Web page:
Every day I get up early in the morning and drive to work amongst the hoards of trucks migrating to the oil-fueled town where my non-oil-related job is located.
Every day I watch out my window as heavy equipment destined for some none-too-distant rig is shuttled around or between various industrial production yards.
Every day I sit in my office and I work to nudge the behemoth of the oil giant towards a slightly different course before it crushes my own industry in its steady trudge towards economic gluttony.
Every day I wait in lines, or on hold, or in traffic amongst the throngs of young men and women paid large sums of money to fuel the industrial engine that is big Alberta oil.
I am in the belly of the beast. I am inside it. I am Jack’s medulla oblongata.
But even I am not so far gone as to confuse the dutiful movement of a metaphorical moth towards a flame with some deeper, more nefarious conspiracy. For when we fall out of our critical thinking selves to begin the march towards something of a deeper fiction we lose more than can be imagined.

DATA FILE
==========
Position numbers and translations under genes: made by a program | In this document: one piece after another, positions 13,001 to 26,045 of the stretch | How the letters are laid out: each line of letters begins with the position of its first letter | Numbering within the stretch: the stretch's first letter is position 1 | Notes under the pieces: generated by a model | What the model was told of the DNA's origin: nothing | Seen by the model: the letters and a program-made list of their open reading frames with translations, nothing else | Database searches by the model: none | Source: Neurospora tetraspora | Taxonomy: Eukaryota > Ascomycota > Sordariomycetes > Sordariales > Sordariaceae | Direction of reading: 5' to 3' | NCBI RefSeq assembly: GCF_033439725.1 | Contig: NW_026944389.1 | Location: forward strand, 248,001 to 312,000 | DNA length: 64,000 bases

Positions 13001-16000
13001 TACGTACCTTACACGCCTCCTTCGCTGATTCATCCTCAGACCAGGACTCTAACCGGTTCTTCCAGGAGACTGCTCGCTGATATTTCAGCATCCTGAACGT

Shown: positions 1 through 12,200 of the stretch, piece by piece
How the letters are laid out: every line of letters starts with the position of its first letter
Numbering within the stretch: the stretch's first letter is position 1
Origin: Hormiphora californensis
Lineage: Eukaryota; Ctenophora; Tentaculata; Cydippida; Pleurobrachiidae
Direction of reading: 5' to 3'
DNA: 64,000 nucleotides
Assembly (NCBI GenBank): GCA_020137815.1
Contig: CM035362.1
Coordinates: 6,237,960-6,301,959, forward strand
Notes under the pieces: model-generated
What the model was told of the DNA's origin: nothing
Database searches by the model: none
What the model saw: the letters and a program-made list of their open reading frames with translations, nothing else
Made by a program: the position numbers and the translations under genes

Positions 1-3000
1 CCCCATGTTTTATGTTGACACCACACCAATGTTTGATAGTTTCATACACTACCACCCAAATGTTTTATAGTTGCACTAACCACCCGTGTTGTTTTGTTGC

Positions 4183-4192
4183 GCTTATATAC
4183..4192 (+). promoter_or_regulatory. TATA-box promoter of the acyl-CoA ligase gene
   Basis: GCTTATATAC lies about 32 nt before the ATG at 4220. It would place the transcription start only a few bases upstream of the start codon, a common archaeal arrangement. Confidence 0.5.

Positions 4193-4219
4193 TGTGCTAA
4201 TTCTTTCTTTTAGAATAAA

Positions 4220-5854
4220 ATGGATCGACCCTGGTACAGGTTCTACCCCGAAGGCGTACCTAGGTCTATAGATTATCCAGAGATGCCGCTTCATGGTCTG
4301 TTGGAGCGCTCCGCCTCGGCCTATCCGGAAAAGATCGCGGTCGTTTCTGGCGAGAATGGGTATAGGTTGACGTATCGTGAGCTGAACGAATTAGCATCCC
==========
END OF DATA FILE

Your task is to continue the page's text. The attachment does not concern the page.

The Canadian National Newspaper, something of a socialist never-heard-of-til-now newsletter, lost all but shreds of any respectability last week when it published an argument for aliens-controlling the government: Canadians specifically and humanity in general who rejoice about the “prosperity” of the Alberta Tar Sands project, and other such similar schemes, have their mind caught in what is arguably a sophisticated video game, where they have confused a substantive reality of living in a toxic stew, with a manipulated alien fantasy.
The first rule of fight club is you do not talk about fight club. The reason for that, you see, is that when conspiracies are faced with evidence they are often revealed to have more in common with mental disorders.
Hey, I’m all for slowing down development in the tar sands. There is something to be said for ‘sipping’ rather than ‘gulping’ after all. But to wrap some elaborate fiction around a real issue only accomplishes two things: (1) it erodes credibility and (2) it diverts responsibility. And as someone once told me: don’t confuse lazy incompetence with willful and malicious conspiracy.